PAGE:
Dr. Paul Offit, an outspoken vaccine advocate, developer of the rotavirus vaccine & chairman of the infectious disease department at CHoPs, just published a book that holistic medicine and the use of supplements are magic and therefore nonsense. Dr. Topol, the physician-editor of Medscape, interviewed him and posted the discussion online. Physician comments were both for and against the book with most being against the premise of the book. Here is my comment:
I love the reference to the National Academy of Science’s finding that FDA-approved drugs cause well over a 100,000 deaths a year, the fact that medicine is only supported by science 15% of the time, the failure of Offit to acknowledge the proven benefits of fish oil, vitamin E and acupuncture, the fact that the US medical system spends more per capita on healthcare but ranks 34th in the world and fails to address health and nutrition, as well as the reference to the strawman argument proposed by Offit.
It is good to see that physicians can still think for themselves and understand allopathic medicine only addresses disease and fails miserably when it comes to health and wellness.
Healing is the result of an alignment with nature or God – depending on your value set. I recall a poem I learned at my white coat ceremony, “A surgeon must be careful, when he takes his knife, for underneath his fine incision, stirs the culprit, LIFE.”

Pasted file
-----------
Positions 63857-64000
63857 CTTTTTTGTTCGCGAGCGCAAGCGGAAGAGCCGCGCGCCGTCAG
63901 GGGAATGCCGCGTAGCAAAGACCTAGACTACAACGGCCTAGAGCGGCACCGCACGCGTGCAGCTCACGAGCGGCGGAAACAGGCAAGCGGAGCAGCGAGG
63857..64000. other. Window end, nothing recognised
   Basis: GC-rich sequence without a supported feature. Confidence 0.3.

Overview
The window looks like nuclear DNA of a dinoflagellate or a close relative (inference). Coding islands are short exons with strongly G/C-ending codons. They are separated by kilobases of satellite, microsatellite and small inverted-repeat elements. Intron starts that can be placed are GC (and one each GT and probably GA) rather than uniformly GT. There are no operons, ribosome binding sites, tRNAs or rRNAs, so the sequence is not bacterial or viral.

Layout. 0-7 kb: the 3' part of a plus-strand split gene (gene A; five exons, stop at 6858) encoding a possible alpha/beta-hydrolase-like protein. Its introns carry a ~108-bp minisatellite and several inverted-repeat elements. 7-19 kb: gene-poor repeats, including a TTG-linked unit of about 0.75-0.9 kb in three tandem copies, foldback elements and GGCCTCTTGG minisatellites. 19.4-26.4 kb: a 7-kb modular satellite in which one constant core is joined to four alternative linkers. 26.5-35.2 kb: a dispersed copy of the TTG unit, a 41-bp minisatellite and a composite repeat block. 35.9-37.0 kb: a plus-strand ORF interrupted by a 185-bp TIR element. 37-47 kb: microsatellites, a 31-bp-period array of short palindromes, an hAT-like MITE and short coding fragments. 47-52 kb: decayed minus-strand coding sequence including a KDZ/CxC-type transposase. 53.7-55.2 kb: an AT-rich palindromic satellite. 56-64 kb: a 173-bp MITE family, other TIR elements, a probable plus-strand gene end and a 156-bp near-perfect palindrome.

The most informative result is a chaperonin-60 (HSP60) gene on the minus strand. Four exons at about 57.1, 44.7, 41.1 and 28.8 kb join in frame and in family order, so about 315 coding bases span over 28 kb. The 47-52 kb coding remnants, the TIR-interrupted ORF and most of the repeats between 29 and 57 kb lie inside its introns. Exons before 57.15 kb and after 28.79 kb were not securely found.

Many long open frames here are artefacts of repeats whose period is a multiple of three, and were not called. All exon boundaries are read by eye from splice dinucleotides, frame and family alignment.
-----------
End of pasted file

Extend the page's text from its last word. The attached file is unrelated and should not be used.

Topol (the editor of Medscape) provided the Wizard of Oz backdrop for Offit’s politically-biased ramblings that are truly no better or worse than listening to the CAM proponents who state that allopathic medicine is evil. A wise man once said, “Follow those who seek truth and run from those who know the truth.”
Offit’s next book will likely tell us how his religion is the only true religion… wait a minute, science can’t prove religion so therefore religion is magic and nonsense.
Let’s look to a true thought-leader – C. Everett Koop, MD, the former US Surgeon General – he stated “During the 19th century, American medicine was an eclectic pursuit where a number of competing ideas and approaches thrived. Doctors were able to draw on elements from different traditions in attempting to make people well. Perhaps there is more to this older model of American medicine than we in the 20th century had been willing to examine.”
The human experience is a combination of mind-body-soul – to separate these into artificial silos of reality and preach from these false ivory towers reminds me of the story of the Tower of Babel. I will stay true to a functional medicine approach that understands the whole person. Those who are afraid to seek the truth will follow their false gods, ignore the science that illuminates other possibilities and always be amazed at the shadows on the cave wall. Sad – there is so much more to life.